There is horror too. Dwarf drummers sit upon axis of whirling knives; crows fly too damn low; insects turn fruit to pulp; seasons change. We gaze at Maruo’s art as we gaze at ourselves. Hairlines shrink; smooth white hands become claws; our partners wither before our eyes. Freakshow humanity rolls into the mirror and we recoil then gaze from between our fingers. Fascination pins us to degradation. Inescapable and complete. The screams of a lover in pain bring the knowledge that love isn’t enough. We pounce on escapes like injured panthers: our comics, our films, our stupid fucking excuses. Our youth.

Where neither horror nor love triumph you will find beauty. For Maruo, blood is a dancer. Like some beserker Issey Miyake, he arranges his viscera into parabolas that shriek hidden wonder. Arcs of blood become hieroglyphs spelling the seven hidden names; schoolgirls arrange their masturbating bodies into occult symbols; boy, girl, boy, all plunge into a clifftop infinity. Hell in a handcart. His lines are filled with the sentient jism of the black centipede: strong and sensual. A girl crushes a grape between her teeth. All hell breaks loose. The overipe cliches of The Emperor’s Japan are hacked into sushi. Geishas faces evaporate into screaming hawks; soldiers with melted faces gaze through unseeing eyes the size and colour of harvest moons; fathers don’t come back from war.

This isn’t a dare or a pissing competition, and I’m no giggling schoolboy. I haven’t hawked up wads of disgust just to spit them at your nice new shoes. There is something here, something eternal, that you need to see. It’s ugliness and loyalty and terror and morality and it’s you and it’s me. It’s funny and desperate; sly and innocent. It screams in pain and, from the same twisted mouth, worships beauty. Spits, swears and softly whines “I love you.” It’s not an atomic beast, born from a polluted ocean a thousand miles away, or a hilarious, sadistic gameshow, fit to be mocked by thatch headed idiots. Rather, it is about you, now. And I can’t wait for you to see it.

Look!

7 Responses to “The dread divinity of Suehiro Maruo”

  1. Juan Arteaga Says:

    I accidentally got into Maruo’s work. I saw this book that looked like a horror manga, and me being a big fan of Junji Ito… so I bought this thing expecting something not unlike Ito. The whole book was about a teenager being turned into a vampire by an old pervert vampire woman. The boy then turns a girl into a vampire and they both go and kill a clown who had raped the girls a while before, and then it’s Natural Born Killers with vampires. I immediately went back and bought the other Maruo books I could find before someone noticed what the hell they were selling and put them out of circulation. And the teenage vampires paled in comparison with Midori, the story of a small girl living with a circus, and by “living” I mean gang raped and tortured. The high(low?) point of Midori was the story about Midori finding a puppy, and then the rest of the circus people killing it and cooking it because they wanted meat.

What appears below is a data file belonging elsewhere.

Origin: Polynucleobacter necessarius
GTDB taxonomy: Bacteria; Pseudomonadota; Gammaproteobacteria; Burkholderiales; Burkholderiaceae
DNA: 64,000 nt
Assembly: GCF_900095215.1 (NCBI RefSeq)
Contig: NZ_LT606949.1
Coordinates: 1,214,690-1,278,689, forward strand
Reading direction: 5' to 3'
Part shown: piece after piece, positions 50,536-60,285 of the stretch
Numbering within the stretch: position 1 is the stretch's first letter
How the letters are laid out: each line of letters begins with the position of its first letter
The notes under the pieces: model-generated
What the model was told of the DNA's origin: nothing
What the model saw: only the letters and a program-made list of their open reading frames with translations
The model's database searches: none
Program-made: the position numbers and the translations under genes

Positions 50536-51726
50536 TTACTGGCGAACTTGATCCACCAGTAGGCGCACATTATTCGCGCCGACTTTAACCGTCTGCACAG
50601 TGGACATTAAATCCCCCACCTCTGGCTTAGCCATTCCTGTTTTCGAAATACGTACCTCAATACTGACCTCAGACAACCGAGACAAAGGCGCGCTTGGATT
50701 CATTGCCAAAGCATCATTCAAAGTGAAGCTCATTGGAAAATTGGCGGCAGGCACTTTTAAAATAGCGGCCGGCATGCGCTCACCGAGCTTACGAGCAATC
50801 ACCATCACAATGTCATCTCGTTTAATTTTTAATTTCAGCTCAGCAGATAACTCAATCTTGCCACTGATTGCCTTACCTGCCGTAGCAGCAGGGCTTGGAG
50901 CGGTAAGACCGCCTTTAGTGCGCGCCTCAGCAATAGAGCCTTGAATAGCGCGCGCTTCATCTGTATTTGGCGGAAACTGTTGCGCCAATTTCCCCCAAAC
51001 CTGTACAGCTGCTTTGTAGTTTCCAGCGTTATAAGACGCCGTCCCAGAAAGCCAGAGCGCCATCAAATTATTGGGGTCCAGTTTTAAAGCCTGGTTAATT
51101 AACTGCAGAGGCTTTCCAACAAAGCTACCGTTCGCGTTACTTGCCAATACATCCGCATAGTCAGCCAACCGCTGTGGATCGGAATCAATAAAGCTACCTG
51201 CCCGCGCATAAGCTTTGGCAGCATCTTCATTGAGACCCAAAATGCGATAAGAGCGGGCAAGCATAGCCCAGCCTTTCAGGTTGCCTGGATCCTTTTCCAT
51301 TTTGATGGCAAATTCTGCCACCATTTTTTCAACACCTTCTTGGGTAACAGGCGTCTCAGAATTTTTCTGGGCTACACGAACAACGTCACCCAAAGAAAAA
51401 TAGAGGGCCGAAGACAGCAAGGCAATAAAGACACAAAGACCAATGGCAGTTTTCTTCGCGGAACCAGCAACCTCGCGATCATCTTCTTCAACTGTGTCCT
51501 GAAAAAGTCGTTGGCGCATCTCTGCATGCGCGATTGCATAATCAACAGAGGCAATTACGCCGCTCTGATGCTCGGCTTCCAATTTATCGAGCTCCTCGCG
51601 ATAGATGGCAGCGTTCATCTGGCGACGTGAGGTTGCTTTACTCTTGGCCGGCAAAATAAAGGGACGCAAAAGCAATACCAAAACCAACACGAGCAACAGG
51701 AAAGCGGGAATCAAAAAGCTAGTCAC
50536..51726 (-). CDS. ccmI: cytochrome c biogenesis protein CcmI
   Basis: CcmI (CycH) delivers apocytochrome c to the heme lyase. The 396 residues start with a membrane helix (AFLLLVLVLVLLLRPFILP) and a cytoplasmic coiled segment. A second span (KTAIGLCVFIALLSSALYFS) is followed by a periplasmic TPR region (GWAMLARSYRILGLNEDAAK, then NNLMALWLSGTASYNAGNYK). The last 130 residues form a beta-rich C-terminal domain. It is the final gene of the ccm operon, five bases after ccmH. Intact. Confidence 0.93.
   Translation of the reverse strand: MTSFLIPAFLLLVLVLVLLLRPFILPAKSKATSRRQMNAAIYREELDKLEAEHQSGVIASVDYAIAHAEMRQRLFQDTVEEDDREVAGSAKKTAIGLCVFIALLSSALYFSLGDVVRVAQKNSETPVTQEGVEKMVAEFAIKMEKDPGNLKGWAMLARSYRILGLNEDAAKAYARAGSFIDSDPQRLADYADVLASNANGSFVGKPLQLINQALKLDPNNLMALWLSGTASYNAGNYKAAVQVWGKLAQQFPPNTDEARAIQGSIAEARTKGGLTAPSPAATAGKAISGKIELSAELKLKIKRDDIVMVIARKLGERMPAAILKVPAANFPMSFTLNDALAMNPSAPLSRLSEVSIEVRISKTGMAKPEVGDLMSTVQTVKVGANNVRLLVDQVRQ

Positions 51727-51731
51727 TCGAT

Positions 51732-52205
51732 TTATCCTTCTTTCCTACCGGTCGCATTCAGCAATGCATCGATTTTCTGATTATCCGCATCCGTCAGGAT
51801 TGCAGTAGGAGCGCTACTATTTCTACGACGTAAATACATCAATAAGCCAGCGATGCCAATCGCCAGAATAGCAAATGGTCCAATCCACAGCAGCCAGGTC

There is no plot, maybe there isn’t a point, the only thing there is here is Maruo.

  2. Jog Says:

    Such a shame that none of this fine chap’s funnies are currently in print in North America. Planet of the Jap (from the Blast Books anthology Comics Underground Japan) is one of my favorite short comics, just impossibly vicious and droll and lavish. Mr Arashi’s Amazing Freak Show actually IS Midori, btw; the NA release got a fresh title. Good luck finding anything today.

    Although that vampire book (The Laughing Vampire) would be a great way to reintroduce Maruo to English-only readers… it’s like a Jean Rollin film as a comic, and not in the shitty way!

  3. Zom Says:

    There’s some great writing here

    A love so powerful it would send you blinded into the arms of an amputee; make you vanish into a floorboard; kill your own parents with a hammer.

  4. The Beast Must Die! Says:

    I picked up a copy of ‘Mr Arashi’ in my local comic shop a while back, alongside Hino’s ‘Hell Baby’. Very beautiful composition and delicately grotesque linework. There’s one particular sex scene between the circus freaks that is beautifully rendered.
    Good stuff. It’s quite unusual, in that it’s closer to an art book than manga – it lacks the fluidity and kineticism of a lot of of Japanese comics.

  5. sergioamorim Says:

    I only know your blog since three weeks ago and I’ve already discovered Druillet, Perry Bible’s Fellowship, Jim Woodring’s Jack and now I know that fucking tentacle aliens hentai actually comes from an artistic tradition.

    Thanks a lot for helping me broadening my perspectives guys. And all that with amazing texts (well except this one which was over-the-top but too pompous for my taste).

  6. Zom Says:

    Happy to be of service

  7. lord nuneaton savage Says:

    Pompous yerself.